Corporate Compliance

1. Five tips for reviewing and testing controls
2. Watch for employee conflicts of interest in vendor gratuities
3. Gov't audit insider

Healthcare Auditing Weekly, June 1, 2003



Health Care Auditing Strategies
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Guide to Compliance Auditing: Applying OIG Techniques and Tools
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In This Week's Issue

  1. Five tips for reviewing and testing controls
  2. Watch for employee conflicts of interest in vendor gratuities
  3. Gov't audit insider

This Week's Headlines


1. Five tips for reviewing and testing controls

Did you know that you can often evaluate the controls you use to achieve desired test results simultaneously? Doing this will help you focus your results testing and allow you to identify the corrective actions necessary to address problems indicated by the testing results, says Vickie McCormick, an attorney at Halleland Lewis, Nilan, Sipkins & Johnson in Minneapolis. She offers the following tips for controls reviews and testing:

1. Identifying controls
During your audit, check the controls for each of the standards being audited through testing. Controls can range from a checklist, to a stamp, to a sophisticated software program.

2. Reviewing controls

  • If controls appear adequate or strong, proceed with testing
  • If controls appear absent or weak, consider one of these two approaches:

    1. Test after implementing the corrective action plan to improve controls
    2. Test prior to implementing the corrective action plan to improve controls

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    2. Watch for employee conflicts of interest in vendor gratuities

    When the Office of Inspector General (OIG) released its final compliance program guidance for pharmaceutical manufacturers in April, it also put providers on notice about receiving excessive gifts and gratuities.

    Providers, according to some compliance leaders, should incorporate the government's new marketing compliance guidance into their own operations in order to legally manage their relationships with drug sales reps. Doing this will ensure that physicians receive the drug information they need without sacrificing patient care.

    "In order to help staff maintain the appearance of being above reproach, we have a corporate policy and procedure that outlines the individual and aggregate amount of gifts and gratuities that each staff member may accept," says Joseph Kuruc, CIA, CFE, corporate director of audit services for Alexian Brothers Health System. Staff members here must submit reports detailing the gifts they received from vendors. And vendors must summarize which gifts they gave us, says Kuruc.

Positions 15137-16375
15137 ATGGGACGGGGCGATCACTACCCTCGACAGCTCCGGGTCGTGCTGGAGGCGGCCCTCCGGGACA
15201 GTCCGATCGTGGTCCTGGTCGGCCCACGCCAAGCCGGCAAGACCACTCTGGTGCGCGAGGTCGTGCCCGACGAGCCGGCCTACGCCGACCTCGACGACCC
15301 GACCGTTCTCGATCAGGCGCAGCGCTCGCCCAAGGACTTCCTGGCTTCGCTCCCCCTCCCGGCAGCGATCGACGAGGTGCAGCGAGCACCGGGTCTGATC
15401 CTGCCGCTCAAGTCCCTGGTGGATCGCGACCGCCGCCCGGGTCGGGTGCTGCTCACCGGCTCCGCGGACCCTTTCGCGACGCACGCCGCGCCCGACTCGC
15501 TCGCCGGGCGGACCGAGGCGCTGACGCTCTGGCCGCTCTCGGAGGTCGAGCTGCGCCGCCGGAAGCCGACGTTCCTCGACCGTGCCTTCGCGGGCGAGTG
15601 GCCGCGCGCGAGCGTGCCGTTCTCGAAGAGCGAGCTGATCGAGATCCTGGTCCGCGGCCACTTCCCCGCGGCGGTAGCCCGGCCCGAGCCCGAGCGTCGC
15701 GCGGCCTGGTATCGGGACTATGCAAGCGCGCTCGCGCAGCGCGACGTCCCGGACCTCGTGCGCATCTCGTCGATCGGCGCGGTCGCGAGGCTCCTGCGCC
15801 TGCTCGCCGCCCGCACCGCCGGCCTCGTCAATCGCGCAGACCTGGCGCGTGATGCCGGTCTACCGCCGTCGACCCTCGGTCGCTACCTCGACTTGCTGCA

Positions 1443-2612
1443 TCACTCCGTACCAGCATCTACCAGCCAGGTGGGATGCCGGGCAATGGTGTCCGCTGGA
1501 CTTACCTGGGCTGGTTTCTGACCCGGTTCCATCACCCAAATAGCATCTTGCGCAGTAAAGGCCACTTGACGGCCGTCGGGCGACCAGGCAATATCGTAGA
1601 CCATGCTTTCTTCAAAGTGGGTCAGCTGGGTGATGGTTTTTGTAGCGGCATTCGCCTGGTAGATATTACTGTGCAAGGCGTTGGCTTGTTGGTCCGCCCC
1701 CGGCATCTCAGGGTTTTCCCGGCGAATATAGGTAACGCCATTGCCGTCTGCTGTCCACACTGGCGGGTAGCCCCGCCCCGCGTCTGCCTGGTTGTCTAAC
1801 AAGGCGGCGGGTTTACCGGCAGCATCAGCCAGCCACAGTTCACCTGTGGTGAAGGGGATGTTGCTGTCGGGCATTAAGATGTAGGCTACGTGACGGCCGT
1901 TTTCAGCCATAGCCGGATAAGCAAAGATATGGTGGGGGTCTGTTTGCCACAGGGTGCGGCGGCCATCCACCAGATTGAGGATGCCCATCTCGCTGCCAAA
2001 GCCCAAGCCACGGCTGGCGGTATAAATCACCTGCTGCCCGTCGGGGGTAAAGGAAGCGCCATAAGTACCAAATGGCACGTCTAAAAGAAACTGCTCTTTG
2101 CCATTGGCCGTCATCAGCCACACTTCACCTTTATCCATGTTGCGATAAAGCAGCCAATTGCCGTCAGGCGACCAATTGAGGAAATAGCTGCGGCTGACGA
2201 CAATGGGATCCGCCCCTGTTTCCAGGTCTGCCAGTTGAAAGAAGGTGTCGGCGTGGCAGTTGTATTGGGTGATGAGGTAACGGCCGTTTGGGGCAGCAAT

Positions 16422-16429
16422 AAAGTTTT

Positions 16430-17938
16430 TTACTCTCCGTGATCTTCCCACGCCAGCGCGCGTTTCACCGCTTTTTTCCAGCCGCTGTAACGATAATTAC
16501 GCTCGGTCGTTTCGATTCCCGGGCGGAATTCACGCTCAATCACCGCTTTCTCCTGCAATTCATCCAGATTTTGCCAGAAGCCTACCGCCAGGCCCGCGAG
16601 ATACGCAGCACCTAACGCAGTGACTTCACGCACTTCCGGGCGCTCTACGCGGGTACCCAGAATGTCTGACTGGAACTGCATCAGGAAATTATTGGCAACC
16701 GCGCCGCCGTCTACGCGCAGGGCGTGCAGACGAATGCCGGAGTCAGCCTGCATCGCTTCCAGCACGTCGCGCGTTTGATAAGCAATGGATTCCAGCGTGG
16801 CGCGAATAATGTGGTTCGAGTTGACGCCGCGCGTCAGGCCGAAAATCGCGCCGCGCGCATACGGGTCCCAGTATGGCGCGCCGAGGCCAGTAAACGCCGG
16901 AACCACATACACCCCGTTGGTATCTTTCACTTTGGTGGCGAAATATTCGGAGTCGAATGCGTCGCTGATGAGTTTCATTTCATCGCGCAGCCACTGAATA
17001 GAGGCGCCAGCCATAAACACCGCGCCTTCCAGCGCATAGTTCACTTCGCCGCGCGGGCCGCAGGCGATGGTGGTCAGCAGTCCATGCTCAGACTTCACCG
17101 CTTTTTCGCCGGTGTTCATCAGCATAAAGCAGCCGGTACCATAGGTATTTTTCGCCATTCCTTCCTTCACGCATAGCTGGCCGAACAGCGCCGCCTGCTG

"Using our policy and procedures for vendor gifts and gratuities, we assess compliance by comparing what the vendors submitted and what the staff submitted," says Kuruc. "The audit staff follows up on significant variances."

    To find out how Kuruc and other audit experts audit for conflicts of interest in vendor gratuities, buy the article "Watch for employee conflicts of interest in vendor gratuities." The article costs $10. Subscribers to the online version of Health Care Auditing Strategies have free access to it. Subscribers to the print edition can find it in their June issues.

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    3. GOV'T AUDIT INSIDER

    Review of Medicare outlier payments

    The OIG performed this audit to determine whether a hospital's outpatient claims with outlier payments were billed to Medicare in accordance with applicable laws and regulations. In its review, the OIG found that the hospital incorrectly billed seven of the 35 claims it reviewed, resulting in $15,240 in underpayments.

    The OIG did the following to accomplish its objective:

  • Used CMS' National Claims History file to identify 93 Medicare outpatient payment system claims. These claims contained $699,627 in outlier payments made to the hospital for services rendered from August 1, 2000 through December 31, 2001. For each of the 93 claims, the outlier payment was $2,000 or more and represented at least 90% of the total claim paid amount.
  • Selected a judgmental sample of 35 claims from the 93 claims identified based on a risk analysis. For the 35 claims, Medicare payments totaled $316,811. Of this amount, $313,533 represented outlier payments.
  • Analyzed the hospital's procedures for accumulating charges, preparing outpatient bills, and submitting Medicare claims. The OIG limited its consideration of the hospital's internal control structure to these three controls.

    The OIG did not try to assess the complete internal control structure at this hospital.

    Click here to read the OIG audit report "Review of Medicare Outlier Payments Made to Orthopaedic Hospital for the period of August 1, 2000 through December 31, 2001.

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    AUDITING LAW NEWS FLASH!!!

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